What a gem! I can’t wait to go back. The walls are laden with a library of vintage LPs from famous jazz musicians. The proprietress Kyoko Sakanoue is a fabulous hostess and effortlessly cool. It’s a memorable place for an after dinner single malt or bourbon.

Random:

I know this is a wine and food blog, and this is probably not “table” conversation, but I feel I have to comment on the toilets in Tokyo. With spa services for your tushy, including oscillating, massage and dryer features,  it’s a spectacle unlike anything else I’ve seen. These toilets seem to be the standard and are everywhere, from public bathrooms to fancy hotels. The Japanese must feel like the rest of the world’s toilet capabilities are so uncivilized when they travel.

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7 Comments

  1. Great summary! And you definitely read the guidebooks before you went (good for you because we did not and got ourselves into deep trouble). Here are some other tips – cash is very hard to get because our cards didn’t work in the ATMs, so get enough cash from the hotel to get you through in case of emergency. If you venture outside of Tokyo, then cash is definitely harder to find. We went to Kyoto and could not find a single ATM machine. The restaurants did not take credit cards, nor did cabs or many other places. We inevitably ran out of cash and had to walk back to the train station.

    Also, buses from the airport into the city are much cheaper than cabs, and that’s what most people use so they are nice (cabs are in excess of $180 for the trip into the city).

    Japan was an amazing place, and you can definitely enjoy it even more if you learn from the mistakes of others.

  2. Christine says:

    Thanks for your comments, Sus.

    I did a ton of research before we headed to Tokyo. I listed what I thought was the best of our best experiences.

    Agree 100% on the cash and bus bit… We had our hotel book us on the bus to get back to the airport. The buses leave regularly and usually pick you up right from your hotel – a no brainer here. Also, you bring up a very valid point on the cash. Most of the restaurants where we dined were cash only. Get out some Yen when you can.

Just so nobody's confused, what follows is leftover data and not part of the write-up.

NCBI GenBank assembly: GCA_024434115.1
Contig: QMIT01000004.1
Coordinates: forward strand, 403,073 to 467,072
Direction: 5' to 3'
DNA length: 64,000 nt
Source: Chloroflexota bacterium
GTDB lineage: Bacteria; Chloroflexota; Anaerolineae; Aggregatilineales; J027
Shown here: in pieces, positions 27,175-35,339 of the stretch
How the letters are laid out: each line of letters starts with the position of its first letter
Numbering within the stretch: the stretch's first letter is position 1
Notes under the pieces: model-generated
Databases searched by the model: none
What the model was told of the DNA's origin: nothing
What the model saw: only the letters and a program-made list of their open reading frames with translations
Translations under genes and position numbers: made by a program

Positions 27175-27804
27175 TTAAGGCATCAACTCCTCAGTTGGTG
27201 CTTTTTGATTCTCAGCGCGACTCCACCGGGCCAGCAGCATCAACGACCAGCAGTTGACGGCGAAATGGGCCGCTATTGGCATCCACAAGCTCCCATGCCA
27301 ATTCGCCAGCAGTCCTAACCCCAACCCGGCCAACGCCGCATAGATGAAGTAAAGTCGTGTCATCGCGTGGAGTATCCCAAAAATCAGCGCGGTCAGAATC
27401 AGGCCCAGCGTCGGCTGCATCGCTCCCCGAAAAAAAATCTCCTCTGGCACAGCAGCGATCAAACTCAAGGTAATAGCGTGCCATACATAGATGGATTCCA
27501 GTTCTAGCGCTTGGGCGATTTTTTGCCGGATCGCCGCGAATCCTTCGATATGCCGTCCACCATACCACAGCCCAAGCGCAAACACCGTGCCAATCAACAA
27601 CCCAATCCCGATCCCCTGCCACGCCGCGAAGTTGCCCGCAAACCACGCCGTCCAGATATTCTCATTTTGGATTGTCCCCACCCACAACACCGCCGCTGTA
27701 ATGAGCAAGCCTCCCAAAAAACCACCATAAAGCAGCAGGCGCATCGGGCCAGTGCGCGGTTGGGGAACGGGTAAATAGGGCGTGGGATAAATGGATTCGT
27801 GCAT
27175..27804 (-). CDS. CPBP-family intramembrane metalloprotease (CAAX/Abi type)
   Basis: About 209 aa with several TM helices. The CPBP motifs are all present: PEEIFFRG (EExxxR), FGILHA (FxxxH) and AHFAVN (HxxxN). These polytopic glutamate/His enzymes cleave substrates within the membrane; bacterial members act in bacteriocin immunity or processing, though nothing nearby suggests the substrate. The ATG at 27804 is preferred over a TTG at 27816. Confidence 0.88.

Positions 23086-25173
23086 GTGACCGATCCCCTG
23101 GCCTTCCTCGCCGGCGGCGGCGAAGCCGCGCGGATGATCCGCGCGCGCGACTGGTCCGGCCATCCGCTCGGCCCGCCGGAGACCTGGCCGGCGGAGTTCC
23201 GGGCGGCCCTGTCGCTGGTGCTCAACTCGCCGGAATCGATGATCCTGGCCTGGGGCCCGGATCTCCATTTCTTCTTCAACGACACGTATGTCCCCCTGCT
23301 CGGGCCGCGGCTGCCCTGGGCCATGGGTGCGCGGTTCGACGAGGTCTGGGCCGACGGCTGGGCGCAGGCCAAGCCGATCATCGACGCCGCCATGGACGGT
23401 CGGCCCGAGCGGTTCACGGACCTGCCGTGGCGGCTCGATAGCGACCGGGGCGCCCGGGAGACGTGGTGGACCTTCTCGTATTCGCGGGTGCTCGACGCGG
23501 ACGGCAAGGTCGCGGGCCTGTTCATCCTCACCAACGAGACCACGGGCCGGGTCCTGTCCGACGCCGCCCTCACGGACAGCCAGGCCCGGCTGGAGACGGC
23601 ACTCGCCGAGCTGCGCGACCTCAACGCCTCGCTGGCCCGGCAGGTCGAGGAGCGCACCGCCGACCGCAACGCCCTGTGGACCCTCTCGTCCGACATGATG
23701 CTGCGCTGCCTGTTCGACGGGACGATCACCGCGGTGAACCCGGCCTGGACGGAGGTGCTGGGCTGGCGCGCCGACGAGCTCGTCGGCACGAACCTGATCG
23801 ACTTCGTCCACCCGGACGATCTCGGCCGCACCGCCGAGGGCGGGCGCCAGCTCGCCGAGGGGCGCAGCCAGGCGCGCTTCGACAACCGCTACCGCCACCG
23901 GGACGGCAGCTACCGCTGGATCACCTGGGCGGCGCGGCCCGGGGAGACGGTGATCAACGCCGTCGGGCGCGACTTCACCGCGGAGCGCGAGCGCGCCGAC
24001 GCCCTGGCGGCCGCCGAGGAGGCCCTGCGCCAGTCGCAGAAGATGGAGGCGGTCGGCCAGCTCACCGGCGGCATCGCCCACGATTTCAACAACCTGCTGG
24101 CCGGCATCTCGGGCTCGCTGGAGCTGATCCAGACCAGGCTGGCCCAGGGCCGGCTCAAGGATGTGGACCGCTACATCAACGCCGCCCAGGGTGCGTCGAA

You live, you learn…. but maybe others can benefit.

  3. Gen Kanai says:

    Great website and great review. I’ve been in Tokyo and haven’t been to any of the places you enjoyed but hope in the future. What I love about Tokyo is that you can live here for your whole life and still only enjoy a fraction of what’s available. There’s also something about Tokyo having more Michelin stars than NYC and Paris combined? Or is that a rumor?

    Note that for your future trips to Japan, the ATMs at the post offices now work with most foreign ATM cards if they are on the major networks. Some of the conbini stores, 7-11, iirc, are also starting to expand services for some foreign ATM cards.

  4. Gen Kanai says:

    been in Tokyo for many years… is what I meant to say.

  5. Christine says:

    Hi Gen

    Thanks so much for your response. We LOVED Tokyo and can’t wait to go back. We had dinner with some friends this past weekend who went to Japan on their honeymoon and were just as enamored with Tokyo as we were. I find once you mention Tokyo to people who have visited, a floodgate of fabulous experiences is unleashed. Your insight on the ATMs was very helpful as many have shared “looking for Yen” stories. So, thanks for that.

    I had to do more research on the Michelin star post your comment.
    Michelin released its 2010 for New York in Oct. 2009 and Tokyo in Nov. 2009. Their 2010 picks for Paris are expected in March 2010. Here is what I was able to gather:

    2010 Tokyo
    11 3 stars, 42 2 stars and 144 1 star restaurants for a total of 197 restaurants featured (or 261 stars)

    2009 Paris
    10 3 stars, 14 2 stars and 41 1 star restaurants, for a total of 65 restaurants featured (or 99 stars)

    2010 New York
    5 3 stars, 6 2 stars and 44 1 stars, for a total of 55 restaurants featured (or 71 stars)

    so… it’s not a rumor…

    Now, the Frenchies still have bragging rights because, as a country, France had 25 restaurants with 3 stars, vs. 18 for Japan.

  6. Zak says:

    Just read your blog entry on Tokyo. Very curious how the Tsukiji fish market sushi at like Sushi Dai for example, compares to Sushi Mizutani.

  7. Christine says:

    Hi Zak

    Unfortunately, I cannot answer your question from personal experience. We visited the Tsukiji market at such an early hour and it was 2 days into the trip, so I was SEVERELY jet lagged. As a result, my stomach vetoed that idea. However, I do have many friends who went directly to the market post their flight and devoured heaps of sushi. Years later, they still have great things to say.